Hiltz also encouraged CoGS members to “think big picture” when participating in the Heartbeat of the Church, an initiative launched by the primate this year that CoGS attendees will take part in on Friday, March 15. “I ask that as you participate in the Heartbeat conversation in CoGS that you would think about the questions in light of the gospel text from a national perspective. Think big. You have plenty of opportunities to think local—to think parish, to think diocese. I want you to think national,” he said.
“We need a revival. We need to be praying for a revival in the life of our church. We need to recommit ourselves as a community of disciples.”
Hiltz referred to the image of a journey or pilgrimage several times throughout his report.
Applying it to the Anglican Church of Canada’s “efforts to be post-colonial,” Hiltz reflected on the church’s reconciliation efforts, including the recent release of a documentary on the Doctrine of Discovery produced by Anglican Video. The primate also mentioned the commissioning of the Vision Keepers, a council of Indigenous elders and youth tasked with holding the church accountable to its 2010 endorsement of the United Nations Declaration on the Rights of Indigenous Peoples (UNDRIP).
“Our church is changing,” said Hiltz, “and in leaving behind the vestiges of the colonial church and striving…to rid ourselves of any taint of racist, cultural, or spiritual arrogance, we are pressing on.”
The primate also applied the metaphor of a pilgrimage to the “conversations about sexual orientation, same gender relationships, and the proposed amendment to the marriage canon, which would make the provision for same-gender marriage in our church.”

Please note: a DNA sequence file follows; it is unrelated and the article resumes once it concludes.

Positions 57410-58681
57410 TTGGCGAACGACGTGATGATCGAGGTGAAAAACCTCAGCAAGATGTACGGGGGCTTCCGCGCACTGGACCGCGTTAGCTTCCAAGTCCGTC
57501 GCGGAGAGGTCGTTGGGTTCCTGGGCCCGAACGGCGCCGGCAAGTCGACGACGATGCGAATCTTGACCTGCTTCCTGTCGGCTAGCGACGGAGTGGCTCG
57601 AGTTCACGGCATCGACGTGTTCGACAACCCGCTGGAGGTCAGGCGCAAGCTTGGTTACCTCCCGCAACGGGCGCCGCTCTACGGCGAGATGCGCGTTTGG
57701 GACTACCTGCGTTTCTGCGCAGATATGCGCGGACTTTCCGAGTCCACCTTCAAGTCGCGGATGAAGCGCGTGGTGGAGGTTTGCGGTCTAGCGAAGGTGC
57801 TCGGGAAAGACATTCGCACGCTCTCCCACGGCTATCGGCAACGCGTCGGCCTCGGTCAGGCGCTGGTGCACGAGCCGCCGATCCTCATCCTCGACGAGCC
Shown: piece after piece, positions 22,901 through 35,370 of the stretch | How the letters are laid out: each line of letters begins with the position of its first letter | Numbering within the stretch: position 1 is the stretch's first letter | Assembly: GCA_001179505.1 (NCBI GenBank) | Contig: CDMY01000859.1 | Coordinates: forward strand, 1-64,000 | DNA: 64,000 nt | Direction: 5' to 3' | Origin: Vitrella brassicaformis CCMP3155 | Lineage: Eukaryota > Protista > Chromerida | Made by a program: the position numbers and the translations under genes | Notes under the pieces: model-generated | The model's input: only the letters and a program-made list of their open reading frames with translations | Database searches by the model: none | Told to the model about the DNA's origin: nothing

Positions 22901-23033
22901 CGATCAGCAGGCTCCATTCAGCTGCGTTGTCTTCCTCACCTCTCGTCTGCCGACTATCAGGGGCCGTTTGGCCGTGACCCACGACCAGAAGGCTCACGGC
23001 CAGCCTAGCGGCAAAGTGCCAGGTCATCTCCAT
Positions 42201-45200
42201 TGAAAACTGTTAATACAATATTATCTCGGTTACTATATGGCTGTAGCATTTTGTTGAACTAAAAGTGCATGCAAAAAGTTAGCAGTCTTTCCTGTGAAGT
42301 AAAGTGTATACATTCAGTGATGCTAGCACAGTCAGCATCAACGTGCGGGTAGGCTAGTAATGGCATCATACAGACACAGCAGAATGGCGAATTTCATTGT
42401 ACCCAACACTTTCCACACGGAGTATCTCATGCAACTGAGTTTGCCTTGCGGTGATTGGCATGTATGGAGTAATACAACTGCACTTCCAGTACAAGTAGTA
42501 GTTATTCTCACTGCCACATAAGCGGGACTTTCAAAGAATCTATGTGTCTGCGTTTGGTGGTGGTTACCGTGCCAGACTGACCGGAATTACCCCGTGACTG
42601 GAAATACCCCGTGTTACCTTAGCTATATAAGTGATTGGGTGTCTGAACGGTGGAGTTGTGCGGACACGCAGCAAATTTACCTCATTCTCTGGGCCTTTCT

In the past 50 years—a “long journey”—he said “we’ve experienced moments when we’ve in fact betrayed our calling as a church, when we’ve deeply offended each other and we’ve deeply hurt one another. We’ve had moments when we’ve been angry with one another, moments when we lashed out at one another. Moments for which we must express deep lament, words of contrition, apology, and prayers for forgiveness. We’ve had moments when we prayed for grace to listen with more grace and respect, to better understand the perspective from which each one speaks, with their own integrity.”
Hiltz also highlighted the church’s work in “communion-wide mission.” He reported on the November 2018 regional meeting of the primates of the Americas, saying that the meeting was filled with “very frank and honest conversations about the tensions and the divisions within the communion,” as well as “profoundly grace-filled moments.”
Of the new initiative, Hiltz said, “I think that these regional meetings will go some distance towards creating more of a sense of community among all the primates when they gather. We get to know one another; who we are, where we’re from…And I think the model of the regional meetings of the primates could well be a model for regional meetings of bishops, beyond Lambeth 2020.”
Hiltz also spoke about the relationship the Anglican Church of Canada has had with the Episcopal Church of Cuba (ECC) over the past 50 years.
The ECC was made an autonomous extra-provincial diocese within the Anglican Communion in 1966, under the oversight of a metropolitan council which included the primate of the Anglican Church of Canada. The US-based Episcopal Church voted unanimously to readmit the diocese of Cuba during its General Convention in July 2018.